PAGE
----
- Last Updated on Saturday, 17 December 2011 21:38
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Various international and national studies show that the success rate of first endodontic treatment (primary treatment for teeth whose roots were never treated) can exceed 90%. This means, a complete cure can be achieved in at least 90 out of 100 treatments.
In case an existing root filling has to be removed and replaced due to a recurring inflammation, the success rate is about 80%.
This rate is documented by scientific studies under optimal conditions, in which treatment was performed by dentists with specialized training in endodontics or students with professional guidance.
Further studies revealed that root canal treatments performed by dentists without specialized training had higher failure rates.
The success rate in root canal treatment depends on many different factors. In Germany it is about 40-50%, in cross-sectional studies for treatment periods from 1977 to 1993.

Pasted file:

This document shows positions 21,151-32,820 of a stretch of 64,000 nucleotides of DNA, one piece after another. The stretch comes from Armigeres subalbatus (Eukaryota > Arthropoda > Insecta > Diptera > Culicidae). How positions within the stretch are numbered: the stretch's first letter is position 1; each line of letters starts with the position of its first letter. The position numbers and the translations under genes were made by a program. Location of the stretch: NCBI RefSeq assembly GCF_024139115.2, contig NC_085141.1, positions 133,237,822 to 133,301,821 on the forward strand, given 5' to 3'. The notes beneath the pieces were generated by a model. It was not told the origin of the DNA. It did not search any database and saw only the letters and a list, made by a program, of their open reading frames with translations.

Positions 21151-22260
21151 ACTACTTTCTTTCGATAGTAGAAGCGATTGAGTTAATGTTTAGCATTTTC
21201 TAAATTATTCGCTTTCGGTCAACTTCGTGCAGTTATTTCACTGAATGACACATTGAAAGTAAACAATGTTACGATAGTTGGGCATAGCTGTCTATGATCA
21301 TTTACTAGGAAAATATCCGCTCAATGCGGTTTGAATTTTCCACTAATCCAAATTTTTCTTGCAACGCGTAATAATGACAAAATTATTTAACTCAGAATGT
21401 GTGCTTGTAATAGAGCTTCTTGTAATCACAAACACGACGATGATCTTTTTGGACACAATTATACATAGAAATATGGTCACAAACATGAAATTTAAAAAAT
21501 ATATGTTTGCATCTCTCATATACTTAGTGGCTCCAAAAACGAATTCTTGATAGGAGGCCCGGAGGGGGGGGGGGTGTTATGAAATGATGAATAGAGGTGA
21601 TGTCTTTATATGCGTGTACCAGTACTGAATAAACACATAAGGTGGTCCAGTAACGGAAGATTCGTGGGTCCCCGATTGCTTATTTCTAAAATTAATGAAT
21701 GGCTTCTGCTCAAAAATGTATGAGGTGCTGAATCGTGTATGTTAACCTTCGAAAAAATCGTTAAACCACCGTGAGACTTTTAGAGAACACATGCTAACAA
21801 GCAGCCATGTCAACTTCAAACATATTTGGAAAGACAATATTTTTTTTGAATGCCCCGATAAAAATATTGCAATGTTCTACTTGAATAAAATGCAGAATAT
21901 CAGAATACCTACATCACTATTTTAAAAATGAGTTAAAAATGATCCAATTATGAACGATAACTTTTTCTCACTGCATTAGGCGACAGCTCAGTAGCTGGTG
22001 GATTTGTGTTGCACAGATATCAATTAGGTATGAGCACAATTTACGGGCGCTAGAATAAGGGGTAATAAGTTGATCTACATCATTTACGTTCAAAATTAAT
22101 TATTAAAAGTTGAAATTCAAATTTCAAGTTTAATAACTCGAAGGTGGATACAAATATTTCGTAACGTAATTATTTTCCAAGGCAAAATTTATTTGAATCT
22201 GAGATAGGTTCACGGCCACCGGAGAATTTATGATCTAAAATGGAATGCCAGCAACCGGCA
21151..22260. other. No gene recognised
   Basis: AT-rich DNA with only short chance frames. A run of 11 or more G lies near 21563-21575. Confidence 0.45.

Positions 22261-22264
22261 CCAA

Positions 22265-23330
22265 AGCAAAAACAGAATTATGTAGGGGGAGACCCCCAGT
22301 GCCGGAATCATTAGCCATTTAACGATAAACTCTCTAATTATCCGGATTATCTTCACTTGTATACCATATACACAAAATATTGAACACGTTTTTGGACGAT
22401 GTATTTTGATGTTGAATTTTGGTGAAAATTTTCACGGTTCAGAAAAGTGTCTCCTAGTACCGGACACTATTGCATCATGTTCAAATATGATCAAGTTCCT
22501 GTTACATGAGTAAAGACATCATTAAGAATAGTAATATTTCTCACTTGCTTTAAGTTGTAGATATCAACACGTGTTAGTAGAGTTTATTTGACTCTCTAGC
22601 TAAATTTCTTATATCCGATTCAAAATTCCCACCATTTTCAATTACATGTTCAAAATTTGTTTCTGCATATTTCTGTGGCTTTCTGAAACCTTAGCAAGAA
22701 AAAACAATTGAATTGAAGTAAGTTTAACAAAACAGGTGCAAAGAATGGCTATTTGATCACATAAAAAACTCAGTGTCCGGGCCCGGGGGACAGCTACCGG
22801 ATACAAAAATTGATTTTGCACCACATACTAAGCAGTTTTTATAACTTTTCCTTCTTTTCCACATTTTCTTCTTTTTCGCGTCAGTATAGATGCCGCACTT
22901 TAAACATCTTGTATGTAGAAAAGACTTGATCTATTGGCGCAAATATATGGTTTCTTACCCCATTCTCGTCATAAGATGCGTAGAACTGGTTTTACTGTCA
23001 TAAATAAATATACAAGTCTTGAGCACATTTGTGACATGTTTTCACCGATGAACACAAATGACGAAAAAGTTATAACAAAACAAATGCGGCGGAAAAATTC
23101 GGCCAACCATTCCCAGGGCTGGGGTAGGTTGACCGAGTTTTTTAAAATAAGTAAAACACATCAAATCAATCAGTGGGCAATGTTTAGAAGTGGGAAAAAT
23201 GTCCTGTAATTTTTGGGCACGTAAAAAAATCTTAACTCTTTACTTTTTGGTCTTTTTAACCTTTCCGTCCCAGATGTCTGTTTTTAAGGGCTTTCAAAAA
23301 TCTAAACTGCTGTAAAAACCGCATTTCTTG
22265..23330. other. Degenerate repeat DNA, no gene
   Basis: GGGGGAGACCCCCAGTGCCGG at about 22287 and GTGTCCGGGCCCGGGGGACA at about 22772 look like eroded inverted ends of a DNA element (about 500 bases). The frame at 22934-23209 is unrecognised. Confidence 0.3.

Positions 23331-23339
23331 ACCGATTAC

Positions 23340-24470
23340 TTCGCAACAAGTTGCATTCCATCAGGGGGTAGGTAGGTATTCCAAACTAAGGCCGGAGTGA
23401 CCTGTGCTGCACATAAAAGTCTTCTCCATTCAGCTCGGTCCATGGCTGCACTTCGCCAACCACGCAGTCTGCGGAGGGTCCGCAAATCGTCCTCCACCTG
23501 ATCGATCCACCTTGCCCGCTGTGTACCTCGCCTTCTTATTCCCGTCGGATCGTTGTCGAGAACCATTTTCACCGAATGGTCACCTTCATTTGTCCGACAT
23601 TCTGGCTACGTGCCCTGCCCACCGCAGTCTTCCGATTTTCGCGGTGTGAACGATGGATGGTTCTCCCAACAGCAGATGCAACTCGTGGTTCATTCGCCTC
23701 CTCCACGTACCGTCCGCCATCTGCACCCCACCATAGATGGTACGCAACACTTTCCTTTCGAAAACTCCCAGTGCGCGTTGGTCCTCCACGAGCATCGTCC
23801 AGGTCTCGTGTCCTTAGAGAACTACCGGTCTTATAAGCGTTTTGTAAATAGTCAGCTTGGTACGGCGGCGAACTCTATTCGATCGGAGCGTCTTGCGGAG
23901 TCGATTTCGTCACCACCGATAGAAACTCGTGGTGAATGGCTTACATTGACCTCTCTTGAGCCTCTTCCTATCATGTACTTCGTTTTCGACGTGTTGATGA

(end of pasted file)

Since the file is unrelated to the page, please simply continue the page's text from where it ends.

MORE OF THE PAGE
Increasingly, - in complex cases - root canal treatment is referred to experienced colleagues, spezialized in endodontics.
Incomplete root canal treatment. The unfilled space is contaminated with bacteria. An inflammation is visible on the root tip as a dark shadow (arrow).
Incomplete root filling and root post. An inflammation is visible as a dark shadow at the root tip (arrow). Notice the unfilled space between post and root canal filling.
Complete root filling. In the middle of the root you can see a filled side canal (arrow). The root filling reaches the apex.
Complete root filling. The anterior root canals are filled completely, despite the strong curvature. ---------------------------------------
Factors that influence the success of root canal treatment positively
- All root canals were found.
- The entire root canal system could be cleaned and disinfected.
- All root canals were filled up to the root tip.
- Hidden side canals were cleaned and filled.
- The entrances to the canals were closed tightly.
- The tooth was treated with a tight seal filling or a crown.
Factors that influence the success of root canal treatment negatively
- Broken root canal instruments that can not be removed.
- Fully calcified root canals.
- Under - or over-filling of root filling material.
- Not treated, additional root canals.
- Root perforations.
- Strong root curvatures.